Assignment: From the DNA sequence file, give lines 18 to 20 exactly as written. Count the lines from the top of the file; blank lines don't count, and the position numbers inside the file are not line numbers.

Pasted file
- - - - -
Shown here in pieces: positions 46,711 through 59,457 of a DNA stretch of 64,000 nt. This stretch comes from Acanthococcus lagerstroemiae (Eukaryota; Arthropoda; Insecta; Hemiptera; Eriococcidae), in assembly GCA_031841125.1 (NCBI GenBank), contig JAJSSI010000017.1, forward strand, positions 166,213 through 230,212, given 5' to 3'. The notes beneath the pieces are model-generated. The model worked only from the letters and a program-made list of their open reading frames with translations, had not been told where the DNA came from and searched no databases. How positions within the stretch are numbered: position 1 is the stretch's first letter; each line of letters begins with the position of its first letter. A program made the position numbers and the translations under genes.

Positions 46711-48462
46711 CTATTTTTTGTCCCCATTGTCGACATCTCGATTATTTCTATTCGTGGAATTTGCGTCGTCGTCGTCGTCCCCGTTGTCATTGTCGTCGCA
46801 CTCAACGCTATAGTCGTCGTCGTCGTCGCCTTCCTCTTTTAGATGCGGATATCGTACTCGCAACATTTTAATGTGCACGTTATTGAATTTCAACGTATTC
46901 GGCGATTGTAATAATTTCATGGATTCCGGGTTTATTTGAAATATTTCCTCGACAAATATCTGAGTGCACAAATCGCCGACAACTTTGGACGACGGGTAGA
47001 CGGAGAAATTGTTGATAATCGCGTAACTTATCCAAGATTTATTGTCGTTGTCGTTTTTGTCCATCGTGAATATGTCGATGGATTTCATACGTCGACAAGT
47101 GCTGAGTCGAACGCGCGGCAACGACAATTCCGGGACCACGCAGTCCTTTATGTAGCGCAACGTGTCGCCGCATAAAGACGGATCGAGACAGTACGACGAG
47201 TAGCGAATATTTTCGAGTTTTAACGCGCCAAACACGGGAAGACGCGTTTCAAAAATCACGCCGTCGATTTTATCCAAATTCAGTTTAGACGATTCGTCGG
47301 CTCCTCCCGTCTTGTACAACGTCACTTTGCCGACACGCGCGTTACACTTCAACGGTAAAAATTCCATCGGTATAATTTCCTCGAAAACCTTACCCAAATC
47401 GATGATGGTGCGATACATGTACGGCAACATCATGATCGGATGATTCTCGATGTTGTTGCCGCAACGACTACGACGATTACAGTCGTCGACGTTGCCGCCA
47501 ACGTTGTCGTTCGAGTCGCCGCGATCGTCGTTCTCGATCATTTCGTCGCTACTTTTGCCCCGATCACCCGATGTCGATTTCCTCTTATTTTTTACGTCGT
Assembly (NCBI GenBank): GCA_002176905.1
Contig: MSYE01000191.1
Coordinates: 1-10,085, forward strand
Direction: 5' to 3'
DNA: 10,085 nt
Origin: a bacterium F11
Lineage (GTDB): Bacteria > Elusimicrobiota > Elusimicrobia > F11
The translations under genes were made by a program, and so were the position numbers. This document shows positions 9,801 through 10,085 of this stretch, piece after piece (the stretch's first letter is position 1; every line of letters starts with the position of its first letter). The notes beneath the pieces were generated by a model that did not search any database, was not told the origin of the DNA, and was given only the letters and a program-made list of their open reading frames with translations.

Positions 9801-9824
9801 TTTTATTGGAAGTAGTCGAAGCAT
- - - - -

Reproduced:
Lineage (GTDB): Bacteria > Elusimicrobiota > Elusimicrobia > F11
The translations under genes were made by a program, and so were the position numbers. This document shows positions 9,801 through 10,085 of this stretch, piece after piece (the stretch's first letter is position 1; every line of letters starts with the position of its first letter). The notes beneath the pieces were generated by a model that did not search any database, was not told the origin of the DNA, and was given only the letters and a program-made list of their open reading frames with translations.

Positions 9801-9824